A related model by Brender and Drazen (2009) examines the tradeoff between generating mass support for democracy versus buying off elites who are potential spoilers of a democratic transition. In Sudan, one might think of factions or blocs such as those of Riek Machar and Paulino Matiep in the South, and Khalil Ibrahim, Abdel-Wahid Moh. Nuur, and Hasan al-Turabi in the North, to say nothing of various NCP regime insiders who stand to lose from greater political liberalization and concomitant transparency. The model suggests that greater attention to mass support for democracy increases the likely cost to elite factions of spoiling the democratic transition. Two implications follow directly. The first is that in complementing efforts to consolidate power-sharing “deals” with leaders of elite groups, donors have a role to play in strongly shaping mass expectations of positive results from democracy (i.e. fair elections and then political liberalization). The investments in mass preferences are good on their own, but they have the extra benefit of reducing the inefficient reallocation of rents to buy off elite spoilers. The second is that donors might not look so unfavorably on large increases in public spending leading up to elections. Brender and Drazen suggest that the evidence finds little confirmation that such spending helped incumbents much, while it does likely increase the ordinary persons perception that democracy is redistributive and hence worth defending.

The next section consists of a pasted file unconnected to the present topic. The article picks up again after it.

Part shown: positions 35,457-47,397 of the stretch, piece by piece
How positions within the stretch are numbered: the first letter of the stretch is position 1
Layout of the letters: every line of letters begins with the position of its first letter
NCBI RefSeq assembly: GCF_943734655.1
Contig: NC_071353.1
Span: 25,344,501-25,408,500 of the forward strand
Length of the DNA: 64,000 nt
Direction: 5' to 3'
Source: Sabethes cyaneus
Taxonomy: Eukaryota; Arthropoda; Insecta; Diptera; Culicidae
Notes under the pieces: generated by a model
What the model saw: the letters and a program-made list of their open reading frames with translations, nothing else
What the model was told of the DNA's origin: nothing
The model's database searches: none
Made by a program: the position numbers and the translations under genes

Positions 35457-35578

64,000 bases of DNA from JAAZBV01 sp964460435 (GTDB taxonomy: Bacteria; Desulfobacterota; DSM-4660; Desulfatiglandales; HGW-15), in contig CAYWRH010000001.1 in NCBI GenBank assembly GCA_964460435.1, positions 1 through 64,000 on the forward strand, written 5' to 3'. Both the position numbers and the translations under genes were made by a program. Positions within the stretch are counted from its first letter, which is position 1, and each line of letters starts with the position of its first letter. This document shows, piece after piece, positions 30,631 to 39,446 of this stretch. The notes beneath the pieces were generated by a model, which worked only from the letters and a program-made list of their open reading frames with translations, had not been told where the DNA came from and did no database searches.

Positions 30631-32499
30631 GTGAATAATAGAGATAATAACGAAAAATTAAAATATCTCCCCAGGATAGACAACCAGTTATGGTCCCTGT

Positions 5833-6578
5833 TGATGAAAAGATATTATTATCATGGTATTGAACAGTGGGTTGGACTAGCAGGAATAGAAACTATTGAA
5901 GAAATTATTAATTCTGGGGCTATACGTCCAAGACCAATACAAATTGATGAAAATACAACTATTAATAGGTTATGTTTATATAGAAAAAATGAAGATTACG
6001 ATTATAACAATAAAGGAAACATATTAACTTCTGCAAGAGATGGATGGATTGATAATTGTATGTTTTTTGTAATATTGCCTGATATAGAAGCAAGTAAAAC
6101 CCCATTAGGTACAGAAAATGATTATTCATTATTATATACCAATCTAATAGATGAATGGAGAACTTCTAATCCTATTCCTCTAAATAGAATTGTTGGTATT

Acemoglu, Egorov and Sonin (2009) offer some modeling results on the very knotty question of the likely dynamics of coalitational authoritarianism, which is especially relevant to Sudan. The NCP ruling coalition suffered one large ejection (of the Hasan al-Turabi faction), and this momentarily increased the perception that the coalition might unravel. The ouster did not however lead to unraveling, contra earlier political science wisdom that coalitional authoritarianism was unsustainable; the view that “juntas always end up as one-person dictatorships.” Acemoglu, Egorov and Sonin show that on the contrary, juntas may be very stable, because attempts by stronger parties to oust weaker parties undermine the subsequent likelihood of stability. Anticipating unraveling, coalition partners try their best to get along. The logical extension of the model would be to ask what happens when one coalition member becomes severely damaged, i.e. as with the ICC arrest warrant against president al-Bashir.

Acemoglu, Daron, Georgy Egorov, and Konstantin Sonin, “Do Juntas Lead to Personal Rule?American Economic Review: Papers & Proceedings 2009, 99:2, 298–303.

Brender, Adi, and Allan Drazen. 2009. "Consolidation of New Democracy, Mass Attitudes, and Clientelism." American Economic Review, 99(2): 304–09.

Robinson , James and Ragnar Torvik, 2009. "The Real Swing Voter's Curse," forthcoming in American Economic Review Papers and Proceedings, and NBER Working Papers 14799, National Bureau of Economic Research, Inc.